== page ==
Brain barrier and support in a dish

Deep within the brain, the choroid plexus filters blood and secretes cerebrospinal fluid (CSF), a nutrient-rich liquid that bathes and supports the brain and protects it from entry of toxic compounds. Current understanding of this vital tissue in humans is limited. Pellegrini et al. developed choroid plexus organoids that quantitatively predict human brain permeability of small molecules and secrete an isolated CSF-like fluid (see the Perspective by Silva-Vargas and Doetsch). This CSF model reveals secretion of developmental factors and disease-related biomarkers by key cell types and provides a testing ground for drug entry into the brain.

Science, this issue p. eaaz5626; see also p. 143

The choroid plexus is a secretory epithelial tissue of the central nervous system (CNS) responsible for cerebrospinal fluid (CSF) production and functions as a barrier that regulates entry of compounds and nutrients into the brain. The CSF plays key roles in the delivery of nutrients to the brain, circulation of instructive signaling molecules, and clearance of toxic by-products such as protein aggregates.

Current understanding of the choroid plexus and CSF has primarily come from animal models or CSF collected from human volunteers. These have yielded insight into general CSF composition, but the specific cellular and tissue sources of various secreted proteins have remained elusive. There is also limited understanding of the development of the choroid plexus in humans and of the relative changes in CSF composition over time. All of these deficiencies in our understanding come from a lack of experimental access to the human choroid plexus. Although several previous studies have successfully generated cells with a choroid plexus identity from human pluripotent stem cells, none have been able to recapitulate the morphology, maturation, and function of the choroid plexus, and currently, no in vitro model exists for authentic human CSF. Knowledge of the processes that regulate choroid plexus development and CSF composition could provide better strategies to manipulate and therapeutically target this vital brain tissue.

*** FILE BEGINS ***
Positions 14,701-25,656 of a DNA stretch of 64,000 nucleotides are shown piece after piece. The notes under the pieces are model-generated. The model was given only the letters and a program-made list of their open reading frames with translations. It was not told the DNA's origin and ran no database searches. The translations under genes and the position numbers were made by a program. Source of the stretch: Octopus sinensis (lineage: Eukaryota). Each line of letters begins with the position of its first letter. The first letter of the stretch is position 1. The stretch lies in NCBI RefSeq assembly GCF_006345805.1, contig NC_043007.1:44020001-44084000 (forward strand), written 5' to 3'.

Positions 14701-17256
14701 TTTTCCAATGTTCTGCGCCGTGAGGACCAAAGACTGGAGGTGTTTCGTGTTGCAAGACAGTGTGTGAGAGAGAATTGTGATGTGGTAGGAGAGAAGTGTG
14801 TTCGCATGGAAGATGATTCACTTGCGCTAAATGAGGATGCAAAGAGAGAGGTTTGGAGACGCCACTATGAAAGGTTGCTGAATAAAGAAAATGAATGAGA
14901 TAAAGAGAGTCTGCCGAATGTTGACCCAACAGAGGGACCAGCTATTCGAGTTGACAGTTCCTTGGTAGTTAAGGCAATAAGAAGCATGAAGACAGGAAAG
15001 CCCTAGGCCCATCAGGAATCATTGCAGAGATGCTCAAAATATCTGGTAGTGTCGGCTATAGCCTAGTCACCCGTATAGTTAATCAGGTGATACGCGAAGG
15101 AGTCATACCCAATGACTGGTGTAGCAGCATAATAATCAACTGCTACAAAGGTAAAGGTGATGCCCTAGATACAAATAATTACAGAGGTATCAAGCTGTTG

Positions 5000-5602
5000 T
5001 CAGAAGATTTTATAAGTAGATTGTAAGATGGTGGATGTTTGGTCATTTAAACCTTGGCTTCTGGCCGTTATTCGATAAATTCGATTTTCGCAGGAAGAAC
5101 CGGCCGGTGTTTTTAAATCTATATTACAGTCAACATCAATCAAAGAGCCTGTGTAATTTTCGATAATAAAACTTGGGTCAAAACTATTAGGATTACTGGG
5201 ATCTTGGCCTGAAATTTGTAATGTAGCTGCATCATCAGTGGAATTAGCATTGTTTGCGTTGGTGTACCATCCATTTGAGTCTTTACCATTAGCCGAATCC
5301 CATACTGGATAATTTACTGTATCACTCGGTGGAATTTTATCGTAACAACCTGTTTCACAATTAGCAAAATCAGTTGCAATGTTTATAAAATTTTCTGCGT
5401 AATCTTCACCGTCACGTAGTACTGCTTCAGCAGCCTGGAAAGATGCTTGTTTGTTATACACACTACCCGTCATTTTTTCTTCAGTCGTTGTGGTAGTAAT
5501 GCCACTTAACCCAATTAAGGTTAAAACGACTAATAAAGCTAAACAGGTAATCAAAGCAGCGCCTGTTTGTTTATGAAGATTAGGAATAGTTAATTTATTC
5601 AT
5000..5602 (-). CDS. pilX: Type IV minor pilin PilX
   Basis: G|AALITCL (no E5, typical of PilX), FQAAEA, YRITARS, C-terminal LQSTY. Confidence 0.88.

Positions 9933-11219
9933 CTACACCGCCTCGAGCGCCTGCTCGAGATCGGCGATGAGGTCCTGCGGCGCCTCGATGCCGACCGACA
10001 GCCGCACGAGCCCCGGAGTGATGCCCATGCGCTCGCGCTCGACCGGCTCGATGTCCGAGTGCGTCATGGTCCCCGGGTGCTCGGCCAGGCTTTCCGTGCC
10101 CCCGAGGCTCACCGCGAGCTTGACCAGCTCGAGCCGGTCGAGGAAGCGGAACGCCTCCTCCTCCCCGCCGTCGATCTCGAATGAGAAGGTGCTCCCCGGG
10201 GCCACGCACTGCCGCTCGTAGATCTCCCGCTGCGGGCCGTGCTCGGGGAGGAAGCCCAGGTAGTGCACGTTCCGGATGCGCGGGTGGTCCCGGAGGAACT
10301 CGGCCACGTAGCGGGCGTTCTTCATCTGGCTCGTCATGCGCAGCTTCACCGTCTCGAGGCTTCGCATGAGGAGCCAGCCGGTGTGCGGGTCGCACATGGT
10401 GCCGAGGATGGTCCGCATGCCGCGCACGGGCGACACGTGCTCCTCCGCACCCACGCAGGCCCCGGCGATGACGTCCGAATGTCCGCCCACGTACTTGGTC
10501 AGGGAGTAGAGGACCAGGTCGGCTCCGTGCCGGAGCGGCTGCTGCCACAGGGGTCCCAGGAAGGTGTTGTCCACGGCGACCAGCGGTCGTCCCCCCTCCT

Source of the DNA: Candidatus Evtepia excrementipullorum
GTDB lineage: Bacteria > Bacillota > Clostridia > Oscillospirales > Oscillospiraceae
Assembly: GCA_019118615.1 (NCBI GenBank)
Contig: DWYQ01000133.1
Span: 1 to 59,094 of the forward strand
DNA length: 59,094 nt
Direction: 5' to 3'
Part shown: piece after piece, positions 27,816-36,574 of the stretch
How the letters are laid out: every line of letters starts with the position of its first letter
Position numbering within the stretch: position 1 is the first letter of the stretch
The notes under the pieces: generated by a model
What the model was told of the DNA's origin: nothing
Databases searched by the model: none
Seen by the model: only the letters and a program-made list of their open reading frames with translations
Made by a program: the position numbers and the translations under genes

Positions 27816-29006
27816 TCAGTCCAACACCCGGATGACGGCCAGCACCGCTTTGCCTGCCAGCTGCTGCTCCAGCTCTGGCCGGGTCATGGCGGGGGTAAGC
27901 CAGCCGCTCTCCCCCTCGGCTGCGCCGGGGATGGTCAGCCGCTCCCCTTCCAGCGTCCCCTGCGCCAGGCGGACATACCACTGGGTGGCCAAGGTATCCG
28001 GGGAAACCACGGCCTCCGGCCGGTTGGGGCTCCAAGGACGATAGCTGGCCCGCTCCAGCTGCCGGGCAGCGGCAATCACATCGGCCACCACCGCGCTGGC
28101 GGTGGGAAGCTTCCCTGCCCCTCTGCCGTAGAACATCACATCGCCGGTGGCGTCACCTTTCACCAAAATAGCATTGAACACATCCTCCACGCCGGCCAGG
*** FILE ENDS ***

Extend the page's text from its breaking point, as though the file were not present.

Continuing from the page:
To study the development and function of the human choroid plexus, we developed a pluripotent stem cellderived organoid model. Choroid plexus organoids recapitulate key morphological and functional features of human choroid plexus. First, organoids form a tight barrier that selectively regulates the entry of small molecules such as dopamine. We demonstrate that organoids can qualitatively and quantitatively predict the permeability of new drugs, and we take advantage of this system to reveal a potential toxic accumulation of BIA 10-2474, a drug that caused severe neurotoxicity only in humans and not in animal models tested. Second, choroid plexus organoids secrete a CSF-like fluid containing proteins and known biomarkers within self-contained compartments. We examine changes in secretion of CSF proteins over time and identify distinct cell types within the epithelium that contribute to dynamic changes in CSF composition. We find that these cell types can be traced to rather obscure descriptions in the literature of dark and light cells, and we demonstrate that these cells exhibit opposing features related to mitochondria and cilia. We also uncover a previously unidentified cell type in the choroid plexus: myoepithelial cells. These interacting subpopulations exhibit distinct secretory roles in CSF production and reveal previously uncharacterized human-specific secreted proteins that may play important roles in human brain development.